Chester House, Wimbledon: Home of John Horne Tooke

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Area Wimbledon Village
Copyright 1 J Kenrick
Picture Reference Wim_​Buildings_​O_​T_​28-2
Original Format Sketch
Notes / History One of the oldest surviving buildings in the area, Chester House was built during the 1690s. Between 1792 and 1812, it was the home of John Horne Tooke, a radical politician and reformist. The household included a large Tom-cat, which Tooke fussed and hand-fed titbits each day after dinner.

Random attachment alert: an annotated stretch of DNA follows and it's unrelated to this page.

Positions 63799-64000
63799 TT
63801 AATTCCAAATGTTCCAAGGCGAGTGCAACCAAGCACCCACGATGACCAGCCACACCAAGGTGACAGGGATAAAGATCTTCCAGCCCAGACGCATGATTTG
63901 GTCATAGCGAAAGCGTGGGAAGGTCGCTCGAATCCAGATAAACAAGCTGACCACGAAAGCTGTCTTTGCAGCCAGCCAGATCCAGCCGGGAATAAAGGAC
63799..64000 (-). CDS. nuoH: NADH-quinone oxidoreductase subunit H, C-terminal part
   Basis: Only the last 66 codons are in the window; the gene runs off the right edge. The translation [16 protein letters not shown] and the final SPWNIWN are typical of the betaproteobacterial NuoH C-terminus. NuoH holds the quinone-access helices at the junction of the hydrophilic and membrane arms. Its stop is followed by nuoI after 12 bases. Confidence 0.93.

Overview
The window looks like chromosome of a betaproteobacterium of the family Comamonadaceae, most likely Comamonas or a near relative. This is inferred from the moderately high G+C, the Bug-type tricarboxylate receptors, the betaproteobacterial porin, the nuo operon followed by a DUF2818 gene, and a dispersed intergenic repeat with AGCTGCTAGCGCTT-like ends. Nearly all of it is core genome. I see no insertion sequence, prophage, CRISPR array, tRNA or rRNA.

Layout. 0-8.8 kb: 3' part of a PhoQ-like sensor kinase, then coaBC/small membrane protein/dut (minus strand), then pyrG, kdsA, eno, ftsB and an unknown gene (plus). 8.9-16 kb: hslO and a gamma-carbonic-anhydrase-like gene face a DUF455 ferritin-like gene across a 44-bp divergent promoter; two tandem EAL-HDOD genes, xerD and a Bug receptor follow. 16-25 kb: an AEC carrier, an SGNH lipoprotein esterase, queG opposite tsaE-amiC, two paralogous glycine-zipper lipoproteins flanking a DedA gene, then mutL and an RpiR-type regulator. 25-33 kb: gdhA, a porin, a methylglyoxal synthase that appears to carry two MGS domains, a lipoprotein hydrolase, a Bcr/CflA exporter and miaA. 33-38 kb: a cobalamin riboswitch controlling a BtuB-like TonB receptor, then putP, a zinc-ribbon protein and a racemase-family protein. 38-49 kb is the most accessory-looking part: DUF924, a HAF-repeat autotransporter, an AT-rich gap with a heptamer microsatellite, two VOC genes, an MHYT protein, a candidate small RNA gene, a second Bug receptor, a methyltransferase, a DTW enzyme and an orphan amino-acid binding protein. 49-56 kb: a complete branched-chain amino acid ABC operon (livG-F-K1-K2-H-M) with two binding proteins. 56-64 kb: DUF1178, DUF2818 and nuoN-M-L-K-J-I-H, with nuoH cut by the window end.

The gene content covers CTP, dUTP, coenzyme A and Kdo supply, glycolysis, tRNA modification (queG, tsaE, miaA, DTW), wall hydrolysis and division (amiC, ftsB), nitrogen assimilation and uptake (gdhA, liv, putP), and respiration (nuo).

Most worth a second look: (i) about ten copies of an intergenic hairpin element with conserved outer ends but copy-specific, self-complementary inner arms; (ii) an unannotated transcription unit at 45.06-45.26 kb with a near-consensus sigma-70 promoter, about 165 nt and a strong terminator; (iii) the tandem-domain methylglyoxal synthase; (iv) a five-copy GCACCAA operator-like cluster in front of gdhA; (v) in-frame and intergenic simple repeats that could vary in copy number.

Tooke’s reformist policies and sympathy with the French Revolution aroused government suspicions and in 1794, he was arrested and sent to the Tower, charged with treason. Throughout his imprisonment the cat failed to appear for its customary feed, however following Tooke’s release, the animal quickly re-emerged. Having sighted Tooke in his usual place at the head of the table, it immediately climbed on to his shoulder and purred happily throughout the rest of the meal.

In recent years the property has been converted to commercial use. It now has Grade II listed status.

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